By the revelation of the Father we too believe in Christ the Messiah and the Son of God; and we believe that He gave to Peter the keys of the Kingdom. Peter exercises the function of the gatekeeper who must decide whether to let in our keep out. Peter, now Pope John Paul II, locks out of the Church the promotion of contraception, sterilization, and abortion. For us that is decisive. To whom else shall we go to hear teachings on moral matters concerning population and environment? What the Church binds on earth is bound in heaven as well. The Catholics in the Philippines and everywhere in the world ought to turn its back on the promotion of contraception and abortion, which is a scandal and a stumbling block to its people! Send the promoters of contraception away! Paul told the Galatians to throw out the Judaizers who were emptying out their faith, to get rid of them: "But what does the Scripture say? It says, `Send the slave woman and her son away; for the son of the slave woman will not have a part of the father's property along with the son of the free woman'" (Gal 4:30). And to the Corinthians Paul wrote:

Do not try to work together as equals with unbelievers, for it cannot be done. How can right and wrong be partners? How can light and darkness live together? How can Christ and the Devil agree? What does a believer have in common with an unbeliever? (2 Cor 6:14-15).

When US AID and the World Bank and Planned Parenthood and the United Nations Fund for Population Activities and sundry trot around the world to impose contraception, sterilization, and abortion on hapless nations dependent on funds, let us remember this passage of Paul. What they do is clearly the work of unbelievers trying to manipulate believers; wrong is striving against right; darkness is asking to live with light. The Devil is trying to get Christ to agree to his lies. The serpent is curling his slithery body around the tree of the knowledge of good and evil, and soliciting Eve to try the fruit.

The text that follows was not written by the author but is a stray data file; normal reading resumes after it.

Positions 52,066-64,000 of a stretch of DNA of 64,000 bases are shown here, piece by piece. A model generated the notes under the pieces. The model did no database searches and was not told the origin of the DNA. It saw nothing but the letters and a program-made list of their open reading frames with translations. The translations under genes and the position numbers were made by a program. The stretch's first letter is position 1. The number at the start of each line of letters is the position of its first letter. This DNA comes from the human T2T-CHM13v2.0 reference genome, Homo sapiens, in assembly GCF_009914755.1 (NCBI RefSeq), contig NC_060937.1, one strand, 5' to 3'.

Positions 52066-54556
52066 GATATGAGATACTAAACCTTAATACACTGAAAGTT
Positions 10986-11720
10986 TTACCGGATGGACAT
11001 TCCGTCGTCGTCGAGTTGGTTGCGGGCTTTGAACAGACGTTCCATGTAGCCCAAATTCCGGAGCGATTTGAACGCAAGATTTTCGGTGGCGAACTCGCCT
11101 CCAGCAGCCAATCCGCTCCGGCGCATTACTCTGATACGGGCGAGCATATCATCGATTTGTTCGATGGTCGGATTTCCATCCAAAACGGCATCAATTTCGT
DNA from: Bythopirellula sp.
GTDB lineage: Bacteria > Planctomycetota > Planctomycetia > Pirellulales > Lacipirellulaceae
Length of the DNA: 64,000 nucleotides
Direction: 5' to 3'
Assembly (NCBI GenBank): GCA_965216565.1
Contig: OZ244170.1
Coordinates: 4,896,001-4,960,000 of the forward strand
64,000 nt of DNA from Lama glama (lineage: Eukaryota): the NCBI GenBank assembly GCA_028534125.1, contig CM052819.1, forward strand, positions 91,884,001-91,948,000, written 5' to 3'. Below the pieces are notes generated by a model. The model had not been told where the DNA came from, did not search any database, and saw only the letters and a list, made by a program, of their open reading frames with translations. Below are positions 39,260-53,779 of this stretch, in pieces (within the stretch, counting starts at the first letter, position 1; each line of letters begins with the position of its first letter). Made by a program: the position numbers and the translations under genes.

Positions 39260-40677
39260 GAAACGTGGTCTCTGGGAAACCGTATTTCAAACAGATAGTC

"There are too many people in the world," is the message of propagandists, amplified by the media. But let's look around a bit. The more people there are, the better we live. People are the most dynamic of the natural resources, and wherever they live quite in agreement with God and with each other, they live better when there are more of them. Don't believe it because I say it here. Look around to see for yourself. UN statistics tell us that humans are increasing food and industrial production at a rate faster than human reproduction.
1975 1989 % Increase
Population (millions) 4,076 5,206 27.8
Cereals, million m.t. 1,372 1,865 35.9
Meat, 1000 m.t. beef,
veal, pork, mutton lamb 91,379 168,860 84.8
Hen eggs, 1000 m.t. 22,646 34,714 53.3
Cows milk, 1000 m.t. 389,480 474,020 17.3
Fish catches, 1000 m.t. 65,740.5 97,985 49.0
Beer, 1000 hectoliters 643,615 827,300 (1983) 28.5 (50?)

A world average number of food calories available per person increased accordingly, from 2397 in 1964-66, to 2504 in 1974-76, and 2635 in 1980-82, and increase of ten percent during sixteen years. This was during a period of very rapid population increase; so what happened to the Malthus calculations? They are turned on their head! During the decade of 1975-1984, when population increased by 16.9 percent, food production increased by 23 percent, and so did total agricultural production. During the same decade the production of all primary commodities increased by 18 percent, and all manufactured goods increased by 36%, more than double the population increase. (The above figures cited or calculated from UN Statistical Yearbook 1983-84, and Japan Statistical Yearbook 1991.)